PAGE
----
"Am I a part of the cure/Or am I part of the disease?”
–From “Clocks,” Coldplay
John Kasich, the former Ohio governor who was roundly defeated in the 2016 Republican presidential primaries by Donald Trump, was doing that thing on March 25 that so many conservative politicians do when they talk about gun control. He was pressing his hands against his ears, telling CNN’s Kate Bolduan, “I can’t hear you. I can’t hear you.”
He didn’t literally say that, nor cover his ears, but he might as well have.
Kasich was interviewed on CNN last Thursday, after mass shootings in Georgia and Colorado in which a total of 18 people were gunned down.
Bolduan had asked Kasich what lessons President Biden might learn from Kasich’s attempt to enact gun control measures as governor of Ohio after the Las Vegas massacre in October 2017, when a 64-year-old Nevada man opened fire on the crowd at the Route 91 Harvest music festival, killing 60 and injuring 411.
If only 10,000 Ohioans had marched on the Statehouse in Columbus, then perhaps he would have been able to “jam it through,” Kasich lamented, referring to gun-control legislation. But, he said, people didn’t show up to demonstrate, so he couldn’t.
He must have a short memory.
Five months after the Las Vegas shooting, on March 24, 2018, a throng of Ohioans marched on their Statehouse, demanding stricter gun-control laws. The Columbus Dispatch described the scene this way: “Veteran activists and first-time protesters were among the thousands of people who gathered near Downtown on Saturday to take part in the Columbus March For Our Lives rally. People of all ages congregated . . . to listen to speakers promoting school safety and gun control.”
The rally followed the Feb. 14 massacre at Marjory Stoneman Douglas High School in Parkland, Fla., in which 14 students and three adults were killed and 17 others injured. It was one of more than 700 demonstrations that took place across the country as part of the student-led March For Our Lives movement, with hundreds of thousands of people — of all ages — demanding action on gun control.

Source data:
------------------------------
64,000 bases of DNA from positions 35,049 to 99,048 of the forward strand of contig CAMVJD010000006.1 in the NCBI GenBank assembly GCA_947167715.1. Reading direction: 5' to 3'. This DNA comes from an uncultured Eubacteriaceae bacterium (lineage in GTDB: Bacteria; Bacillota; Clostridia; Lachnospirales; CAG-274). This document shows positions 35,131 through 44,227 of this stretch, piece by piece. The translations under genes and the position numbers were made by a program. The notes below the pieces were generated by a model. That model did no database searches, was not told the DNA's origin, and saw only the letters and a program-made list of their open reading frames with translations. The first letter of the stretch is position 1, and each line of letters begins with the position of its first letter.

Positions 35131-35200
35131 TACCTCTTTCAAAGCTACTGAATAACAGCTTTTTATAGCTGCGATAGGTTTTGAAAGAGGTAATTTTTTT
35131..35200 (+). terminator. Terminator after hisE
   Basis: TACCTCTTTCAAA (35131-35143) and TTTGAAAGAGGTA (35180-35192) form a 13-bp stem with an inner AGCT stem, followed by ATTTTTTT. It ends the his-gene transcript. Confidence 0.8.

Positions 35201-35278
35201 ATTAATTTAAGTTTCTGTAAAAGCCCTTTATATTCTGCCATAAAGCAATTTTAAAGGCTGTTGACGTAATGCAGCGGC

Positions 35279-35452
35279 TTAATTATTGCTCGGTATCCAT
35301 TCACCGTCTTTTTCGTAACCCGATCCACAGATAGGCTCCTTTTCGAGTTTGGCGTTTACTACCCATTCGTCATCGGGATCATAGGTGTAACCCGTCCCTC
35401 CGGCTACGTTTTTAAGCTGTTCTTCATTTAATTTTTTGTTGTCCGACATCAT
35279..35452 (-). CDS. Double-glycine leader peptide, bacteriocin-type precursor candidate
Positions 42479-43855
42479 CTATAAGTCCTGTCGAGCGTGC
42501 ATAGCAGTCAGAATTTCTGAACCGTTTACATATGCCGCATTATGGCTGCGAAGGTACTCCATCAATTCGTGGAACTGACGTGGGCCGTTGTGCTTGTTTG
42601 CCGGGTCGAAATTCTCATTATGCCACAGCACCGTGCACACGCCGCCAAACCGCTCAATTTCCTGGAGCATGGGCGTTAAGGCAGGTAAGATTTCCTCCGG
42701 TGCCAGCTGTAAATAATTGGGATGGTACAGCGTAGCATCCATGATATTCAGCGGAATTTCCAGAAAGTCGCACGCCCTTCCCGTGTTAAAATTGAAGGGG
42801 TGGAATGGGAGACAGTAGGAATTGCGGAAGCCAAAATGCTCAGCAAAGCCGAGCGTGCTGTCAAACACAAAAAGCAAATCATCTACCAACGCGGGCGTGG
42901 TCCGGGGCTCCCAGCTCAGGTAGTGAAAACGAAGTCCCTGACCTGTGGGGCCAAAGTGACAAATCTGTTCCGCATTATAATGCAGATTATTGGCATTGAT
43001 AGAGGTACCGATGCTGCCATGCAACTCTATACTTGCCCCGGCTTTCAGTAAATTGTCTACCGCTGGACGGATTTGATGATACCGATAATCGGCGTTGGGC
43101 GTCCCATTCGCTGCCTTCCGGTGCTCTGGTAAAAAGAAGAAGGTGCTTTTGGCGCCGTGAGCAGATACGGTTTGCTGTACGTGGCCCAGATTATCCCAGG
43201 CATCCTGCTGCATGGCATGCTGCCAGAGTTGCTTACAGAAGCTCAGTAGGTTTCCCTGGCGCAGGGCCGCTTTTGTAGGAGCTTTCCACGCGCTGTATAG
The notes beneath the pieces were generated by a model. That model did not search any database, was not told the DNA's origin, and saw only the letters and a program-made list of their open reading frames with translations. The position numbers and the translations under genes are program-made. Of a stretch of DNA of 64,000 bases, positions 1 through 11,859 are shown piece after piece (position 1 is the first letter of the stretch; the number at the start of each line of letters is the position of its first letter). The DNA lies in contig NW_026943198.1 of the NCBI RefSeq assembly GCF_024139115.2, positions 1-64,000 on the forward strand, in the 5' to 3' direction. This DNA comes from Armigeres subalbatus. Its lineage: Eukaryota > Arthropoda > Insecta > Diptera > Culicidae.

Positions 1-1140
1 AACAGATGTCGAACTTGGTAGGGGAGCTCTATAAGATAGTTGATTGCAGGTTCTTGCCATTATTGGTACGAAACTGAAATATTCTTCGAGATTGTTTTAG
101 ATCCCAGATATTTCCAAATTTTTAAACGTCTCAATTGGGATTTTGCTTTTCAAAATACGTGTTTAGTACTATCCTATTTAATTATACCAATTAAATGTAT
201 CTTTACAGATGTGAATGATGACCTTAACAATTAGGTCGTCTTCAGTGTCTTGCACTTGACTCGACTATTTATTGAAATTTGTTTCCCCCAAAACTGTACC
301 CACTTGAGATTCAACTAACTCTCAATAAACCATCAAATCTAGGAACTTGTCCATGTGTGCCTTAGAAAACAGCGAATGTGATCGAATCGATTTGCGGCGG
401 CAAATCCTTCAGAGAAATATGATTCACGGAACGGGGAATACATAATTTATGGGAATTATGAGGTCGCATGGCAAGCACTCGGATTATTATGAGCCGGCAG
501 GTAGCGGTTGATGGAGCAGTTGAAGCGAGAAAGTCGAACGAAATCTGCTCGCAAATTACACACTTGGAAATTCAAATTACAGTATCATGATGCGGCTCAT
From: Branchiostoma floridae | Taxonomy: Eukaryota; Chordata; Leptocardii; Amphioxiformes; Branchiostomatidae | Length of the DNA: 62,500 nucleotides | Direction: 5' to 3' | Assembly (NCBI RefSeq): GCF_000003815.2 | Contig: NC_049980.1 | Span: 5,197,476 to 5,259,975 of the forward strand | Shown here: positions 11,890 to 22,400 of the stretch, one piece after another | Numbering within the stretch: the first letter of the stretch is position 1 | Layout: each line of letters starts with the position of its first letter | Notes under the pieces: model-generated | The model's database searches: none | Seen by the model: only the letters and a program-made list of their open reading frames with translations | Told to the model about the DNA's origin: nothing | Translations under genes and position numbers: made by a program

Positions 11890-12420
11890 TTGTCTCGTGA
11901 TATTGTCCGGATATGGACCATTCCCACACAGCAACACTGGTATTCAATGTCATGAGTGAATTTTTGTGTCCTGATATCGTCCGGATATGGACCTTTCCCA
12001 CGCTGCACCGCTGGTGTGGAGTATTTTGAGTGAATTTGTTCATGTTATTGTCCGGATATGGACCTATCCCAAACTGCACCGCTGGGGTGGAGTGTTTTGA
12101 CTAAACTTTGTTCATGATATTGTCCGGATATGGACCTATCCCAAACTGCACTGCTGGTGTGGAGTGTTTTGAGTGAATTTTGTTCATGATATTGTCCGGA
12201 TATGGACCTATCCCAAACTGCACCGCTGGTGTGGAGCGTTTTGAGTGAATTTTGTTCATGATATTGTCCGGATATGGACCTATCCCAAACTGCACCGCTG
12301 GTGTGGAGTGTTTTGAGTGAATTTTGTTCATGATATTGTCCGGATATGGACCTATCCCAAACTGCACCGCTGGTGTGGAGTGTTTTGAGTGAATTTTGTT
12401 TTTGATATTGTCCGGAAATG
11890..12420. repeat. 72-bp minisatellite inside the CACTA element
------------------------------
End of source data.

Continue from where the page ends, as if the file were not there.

In 2018, Kasich had appeared on CNN — also on March 25 — to speak on gun control. Elected leaders “should be held absolutely accountable at the ballot box” for their failure to pass stricter gun-control measures, Kasich told Brianna Keilar on “State of the Union.”
Now, just three years later, Kasich appears to blame our nation’s abject failure to act on gun control on we, the people, because, apparently, we haven’t been loud enough in our persistent cries for change.
Forget for a moment that Kasich lied to Bolduan — and she never challenged him on his claim that Ohioans did nothing. They most certainly did turn out in droves to demand change, so Kasich has a lot of gall to blame them.
Fifty-seven percent of Americans want to see our laws governing the sale of firearms made stricter, according to recent Gallup polling. That’s down 10 points since 2018, when demand for tougher gun laws peaked, but it’s still a majority of Americans.
So why pick on Kasich? He, after all, is a Republican who was once a darling of the National Rifle Association and then did an about-face and at least tried to pass gun-control laws in a red state.
But I need to take my frustration out on someone. As a nation, how do we overcome the inertia on gun control if Kasich represents the best of the Republican Party on the issue? What, precisely, would it take to shift the tide, to stem the violence, to find peace at last?
Kasich argues that we need more marches. How many? How large? Give us the plan. We need a blueprint for action.
We, the people, tried what you suggested, John, but nothing came of it. If we couldn’t pass stricter federal gun-control laws through mass demonstrations in 2018, then gun culture surely has us locked in its vise-like hold. What we need is leadership — courageous leadership.
Simply put, our federal lawmakers must step up. The people have done their part, time and time again. Now it’s our elected leaders’ turn. They, and they alone, can enact legislation to protect the American people, including a federal background check for all firearms, which would eliminate the gun-show loophole that allows anyone in 41 states to buy a firearm without any such check.
Only six states — California, Colorado, Illinois, New York, Oregon and Rhode Island — require universal background checks for all firearm sales at gun shows, according to the Coalition to Stop Gun Violence. Three states — Connecticut, Maryland and Pennsylvania — require them for handguns.
If our lawmakers were in the room with me now, I’d tell them the time for dithering and bickering has ended. For God’s sake, just do your jobs.
Scott Brinton is the Herald Community Newspapers’ executive editor and an adjunct professor at the Hofstra University Herbert School of Communication. Comments about this column? SBrinton@liherald.com.